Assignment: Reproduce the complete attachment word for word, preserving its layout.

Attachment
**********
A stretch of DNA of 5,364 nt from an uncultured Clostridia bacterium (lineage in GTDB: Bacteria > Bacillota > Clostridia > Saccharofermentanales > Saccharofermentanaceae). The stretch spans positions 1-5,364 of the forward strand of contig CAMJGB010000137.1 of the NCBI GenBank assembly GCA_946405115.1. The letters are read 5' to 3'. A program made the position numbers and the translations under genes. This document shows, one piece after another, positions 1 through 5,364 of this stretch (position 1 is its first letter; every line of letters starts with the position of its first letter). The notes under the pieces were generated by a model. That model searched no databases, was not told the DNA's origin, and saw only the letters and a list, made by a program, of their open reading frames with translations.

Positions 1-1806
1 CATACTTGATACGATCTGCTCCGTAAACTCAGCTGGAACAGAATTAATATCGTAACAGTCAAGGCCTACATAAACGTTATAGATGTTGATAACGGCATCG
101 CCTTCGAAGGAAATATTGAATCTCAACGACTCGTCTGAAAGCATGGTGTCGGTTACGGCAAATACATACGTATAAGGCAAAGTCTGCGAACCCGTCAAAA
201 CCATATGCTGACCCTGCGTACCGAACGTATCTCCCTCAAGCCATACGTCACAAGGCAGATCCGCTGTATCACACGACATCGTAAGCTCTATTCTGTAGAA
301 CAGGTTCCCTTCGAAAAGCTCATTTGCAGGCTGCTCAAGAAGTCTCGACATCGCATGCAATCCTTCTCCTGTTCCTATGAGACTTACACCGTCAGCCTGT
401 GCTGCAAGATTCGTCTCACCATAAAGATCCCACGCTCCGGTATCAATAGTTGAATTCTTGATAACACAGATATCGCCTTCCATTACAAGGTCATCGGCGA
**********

A stretch of DNA of 5,364 nt from an uncultured Clostridia bacterium (lineage in GTDB: Bacteria > Bacillota > Clostridia > Saccharofermentanales > Saccharofermentanaceae). The stretch spans positions 1-5,364 of the forward strand of contig CAMJGB010000137.1 of the NCBI GenBank assembly GCA_946405115.1. The letters are read 5' to 3'. A program made the position numbers and the translations under genes. This document shows, one piece after another, positions 1 through 5,364 of this stretch (position 1 is its first letter; every line of letters starts with the position of its first letter). The notes under the pieces were generated by a model. That model searched no databases, was not told the DNA's origin, and saw only the letters and a list, made by a program, of their open reading frames with translations.

Positions 1-1806
1 CATACTTGATACGATCTGCTCCGTAAACTCAGCTGGAACAGAATTAATATCGTAACAGTCAAGGCCTACATAAACGTTATAGATGTTGATAACGGCATCG
101 CCTTCGAAGGAAATATTGAATCTCAACGACTCGTCTGAAAGCATGGTGTCGGTTACGGCAAATACATACGTATAAGGCAAAGTCTGCGAACCCGTCAAAA
201 CCATATGCTGACCCTGCGTACCGAACGTATCTCCCTCAAGCCATACGTCACAAGGCAGATCCGCTGTATCACACGACATCGTAAGCTCTATTCTGTAGAA
301 CAGGTTCCCTTCGAAAAGCTCATTTGCAGGCTGCTCAAGAAGTCTCGACATCGCATGCAATCCTTCTCCTGTTCCTATGAGACTTACACCGTCAGCCTGT
401 GCTGCAAGATTCGTCTCACCATAAAGATCCCACGCTCCGGTATCAATAGTTGAATTCTTGATAACACAGATATCGCCTTCCATTACAAGGTCATCGGCGA